A few thoughts on Climategate

Submitted by Bill St. Clair on Fri, 27 Nov 2009 13:08:00 GMT  <== Politics ==> 

Michael Jennings at Samizdata - more wisdom about the reality of scientific research, from someone who used to do it.

This, fundamentally, has been my problem with the science of global warming - the denial of the messiness of it all. We have been told that "The Science is Settled" by men in white coats in ivory towers, and that we are "denialists" and unworthy of being listened to, if we dare to question the process or to state the obvious - that science is a messy and uncertain process and that as a consequence of being a very hard problem, modelling the climate is going to give answers with huge margins of error and huge unpredictability. (Nicholas Naseem Taleb would say it's a system highly susceptible to Black Swans, and he would be right).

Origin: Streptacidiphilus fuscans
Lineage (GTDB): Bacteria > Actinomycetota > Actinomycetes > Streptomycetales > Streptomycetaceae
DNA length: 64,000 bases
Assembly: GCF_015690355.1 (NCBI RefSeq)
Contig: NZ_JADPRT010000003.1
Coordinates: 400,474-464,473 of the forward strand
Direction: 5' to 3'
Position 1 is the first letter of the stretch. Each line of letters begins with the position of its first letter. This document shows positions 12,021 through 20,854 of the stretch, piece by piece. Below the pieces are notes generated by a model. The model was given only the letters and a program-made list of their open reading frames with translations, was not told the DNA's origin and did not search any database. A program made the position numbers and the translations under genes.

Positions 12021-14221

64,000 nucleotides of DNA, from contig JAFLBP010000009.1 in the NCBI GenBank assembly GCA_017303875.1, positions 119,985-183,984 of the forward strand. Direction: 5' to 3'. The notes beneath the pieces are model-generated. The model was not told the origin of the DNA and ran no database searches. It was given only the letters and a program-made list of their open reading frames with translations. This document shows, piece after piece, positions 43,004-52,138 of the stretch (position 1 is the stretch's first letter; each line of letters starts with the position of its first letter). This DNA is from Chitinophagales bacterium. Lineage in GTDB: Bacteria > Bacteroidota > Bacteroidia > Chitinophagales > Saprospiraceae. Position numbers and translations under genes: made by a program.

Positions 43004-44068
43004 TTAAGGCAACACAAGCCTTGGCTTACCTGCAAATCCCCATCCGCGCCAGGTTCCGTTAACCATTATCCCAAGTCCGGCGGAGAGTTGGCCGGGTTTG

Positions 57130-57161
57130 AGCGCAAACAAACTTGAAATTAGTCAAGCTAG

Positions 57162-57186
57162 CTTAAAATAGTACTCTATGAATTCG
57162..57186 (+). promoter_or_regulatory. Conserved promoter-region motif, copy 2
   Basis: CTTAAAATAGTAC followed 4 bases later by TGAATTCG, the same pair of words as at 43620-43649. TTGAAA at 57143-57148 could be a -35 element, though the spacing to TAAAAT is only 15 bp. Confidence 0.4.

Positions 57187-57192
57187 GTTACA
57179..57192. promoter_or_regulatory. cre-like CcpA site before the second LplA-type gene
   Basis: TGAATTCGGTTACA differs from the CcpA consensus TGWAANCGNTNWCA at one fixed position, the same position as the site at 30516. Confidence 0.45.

Which was why, when I was cc'ed on an e-mail last Thursday stating that there was a huge leak of data from CRU at the University of East Anglia, I pretty much knew what it contained and I haven't been remotely surprised by anything we have learned. There is lots of politics, lots of bad work, lots of crufty code, and lots of uncertainty and disagreement.

The scandal here, is the pretence that this was ever not so. The careerist political side of this unit, mixed in with an unholy political alliance of Greens, Luddites, politicians with hidden agendas or at least vested interests in Climate Change being real, managed to create an environment in which the normal competition and disagreement between teams of scientists has not been allowed to take place. To even suggest that climate scientists behave like other scientists and to ask them to fully explain their work, has been to be opposed to their noble efforts to save the planet. "The Science is Settled" means that this is not necessary.

We have learned little in the last week that we should not have been already aware of, but perhaps now that it is out in the open, we can have a proper debate. This should hopefully be a relief, and if we are going to discuss policy for the whole world, it is required to be entirely out in the open.

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